A 59-year-old man who died recently in Prince George’s County marks Maryland’s first heat-related death this year, the Maryland Department of Health said Wednesday.

Nilesh Kalyanaraman, deputy secretary for public health services with the Maryland Department of Health, said the man’s death demonstrates the perils posed by heat-related illness, such as heat exhaustion and heat stroke.

“As we experience more hot days in Maryland this summer, this tragedy reminds us to take the necessary steps to avoid overheating,” he said in a statement. “Also, be sure to check on family, friends, and neighbors who may be particularly vulnerable to heat, including young children, senior citizens and people with chronic diseases.”

The man’s identity was not immediately released Wednesday.

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The advisory comes as Maryland has grappled with a week of heat that has pushed temperatures into the 90s.

The health department is reminding Marylanders not to leave children or pets in their cars for any length of time, even with the windows cracked, when the weather is hot. The agency also asks residents to check on neighbors and loved ones.

It’s worth noting that anyone, no matter their age, can develop heat exhaustion or heat stroke.

But those most at risk include children under 5 and adults over the age of 65, as well as those with chronic conditions, people exercising or working outdoors, and those who take certain medications.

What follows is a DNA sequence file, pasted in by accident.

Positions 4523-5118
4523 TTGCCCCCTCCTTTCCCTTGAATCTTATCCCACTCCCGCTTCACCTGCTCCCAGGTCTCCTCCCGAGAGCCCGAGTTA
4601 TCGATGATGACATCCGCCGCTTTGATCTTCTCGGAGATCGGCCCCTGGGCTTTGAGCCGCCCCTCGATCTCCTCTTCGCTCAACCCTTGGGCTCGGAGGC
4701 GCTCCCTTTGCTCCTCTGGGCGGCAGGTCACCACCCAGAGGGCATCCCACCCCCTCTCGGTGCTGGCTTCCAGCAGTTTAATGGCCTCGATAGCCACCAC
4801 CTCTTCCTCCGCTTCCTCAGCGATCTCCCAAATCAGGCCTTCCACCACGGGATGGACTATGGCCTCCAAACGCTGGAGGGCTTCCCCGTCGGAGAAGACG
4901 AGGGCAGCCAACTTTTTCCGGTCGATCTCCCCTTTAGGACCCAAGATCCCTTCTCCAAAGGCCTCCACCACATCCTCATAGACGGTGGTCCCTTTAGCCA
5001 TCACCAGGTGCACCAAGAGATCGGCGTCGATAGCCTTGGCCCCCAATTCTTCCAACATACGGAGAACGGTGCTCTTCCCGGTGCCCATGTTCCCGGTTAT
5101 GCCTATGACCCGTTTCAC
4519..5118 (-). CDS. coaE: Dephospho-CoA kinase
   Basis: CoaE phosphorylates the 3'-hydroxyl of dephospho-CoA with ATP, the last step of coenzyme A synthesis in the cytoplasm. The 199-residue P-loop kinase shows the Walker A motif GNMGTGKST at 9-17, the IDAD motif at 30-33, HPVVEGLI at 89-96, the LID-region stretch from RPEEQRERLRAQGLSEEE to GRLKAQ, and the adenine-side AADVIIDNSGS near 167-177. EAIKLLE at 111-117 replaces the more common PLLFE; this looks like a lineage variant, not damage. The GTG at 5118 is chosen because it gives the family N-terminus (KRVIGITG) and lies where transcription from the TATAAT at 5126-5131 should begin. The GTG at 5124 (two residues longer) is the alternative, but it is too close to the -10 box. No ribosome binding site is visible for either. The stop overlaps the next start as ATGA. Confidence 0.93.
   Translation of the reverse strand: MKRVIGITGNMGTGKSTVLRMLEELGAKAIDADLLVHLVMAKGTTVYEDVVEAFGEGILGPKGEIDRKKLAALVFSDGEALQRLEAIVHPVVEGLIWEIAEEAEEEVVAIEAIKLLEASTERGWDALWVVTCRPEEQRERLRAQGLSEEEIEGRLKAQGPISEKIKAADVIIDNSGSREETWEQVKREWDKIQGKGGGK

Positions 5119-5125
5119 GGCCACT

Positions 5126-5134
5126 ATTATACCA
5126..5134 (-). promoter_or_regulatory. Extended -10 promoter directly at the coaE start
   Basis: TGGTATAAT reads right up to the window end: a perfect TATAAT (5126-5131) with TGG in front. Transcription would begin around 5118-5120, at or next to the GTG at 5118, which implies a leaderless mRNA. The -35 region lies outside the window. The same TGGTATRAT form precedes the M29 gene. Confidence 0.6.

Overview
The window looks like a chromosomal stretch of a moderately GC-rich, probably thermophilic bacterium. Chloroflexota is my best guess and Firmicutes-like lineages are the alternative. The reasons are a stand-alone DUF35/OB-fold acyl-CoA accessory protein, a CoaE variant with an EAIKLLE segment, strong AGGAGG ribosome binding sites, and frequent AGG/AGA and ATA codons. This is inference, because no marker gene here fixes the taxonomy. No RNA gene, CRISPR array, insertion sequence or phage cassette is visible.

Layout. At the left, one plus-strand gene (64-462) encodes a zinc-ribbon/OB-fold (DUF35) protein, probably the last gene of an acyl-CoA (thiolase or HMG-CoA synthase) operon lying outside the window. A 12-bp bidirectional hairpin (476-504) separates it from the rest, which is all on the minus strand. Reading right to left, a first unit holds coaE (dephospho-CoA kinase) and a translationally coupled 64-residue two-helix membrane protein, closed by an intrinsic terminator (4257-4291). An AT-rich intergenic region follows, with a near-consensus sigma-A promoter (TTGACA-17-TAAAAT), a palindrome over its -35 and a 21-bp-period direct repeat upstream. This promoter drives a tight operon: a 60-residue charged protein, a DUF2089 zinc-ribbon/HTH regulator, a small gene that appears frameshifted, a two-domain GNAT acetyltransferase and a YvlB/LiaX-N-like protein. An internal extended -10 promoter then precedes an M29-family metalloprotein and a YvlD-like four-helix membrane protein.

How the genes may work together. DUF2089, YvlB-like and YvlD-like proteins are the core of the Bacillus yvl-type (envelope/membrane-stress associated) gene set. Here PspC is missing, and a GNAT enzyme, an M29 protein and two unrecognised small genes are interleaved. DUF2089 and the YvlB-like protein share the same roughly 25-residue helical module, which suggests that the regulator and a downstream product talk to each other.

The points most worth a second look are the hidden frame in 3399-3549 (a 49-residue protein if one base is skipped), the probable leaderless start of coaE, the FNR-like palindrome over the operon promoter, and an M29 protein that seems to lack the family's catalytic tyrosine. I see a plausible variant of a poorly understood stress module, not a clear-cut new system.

Here’s a list of tips from the health department to help manage hot weather:

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  • Stay hydrated by drinking plenty of fluids, particularly water.
  • Steer clear of alcohol, caffeine and sugar-heavy beverages.
  • Dress in lightweight, light-colored and loose-fitting clothes.
  • Wear sunblock and stay in the shade as much as possible.
  • Avoid doing strenuous activity in the peak hours of the day.
  • If working or working out, take frequent breaks to cool off.

Anyone in need of a place to cool off is asked to contact their local health department or 211 and get information about cooling center locations and hours by providing your county and ZIP code.

WJZ is a media partner of The Baltimore Banner.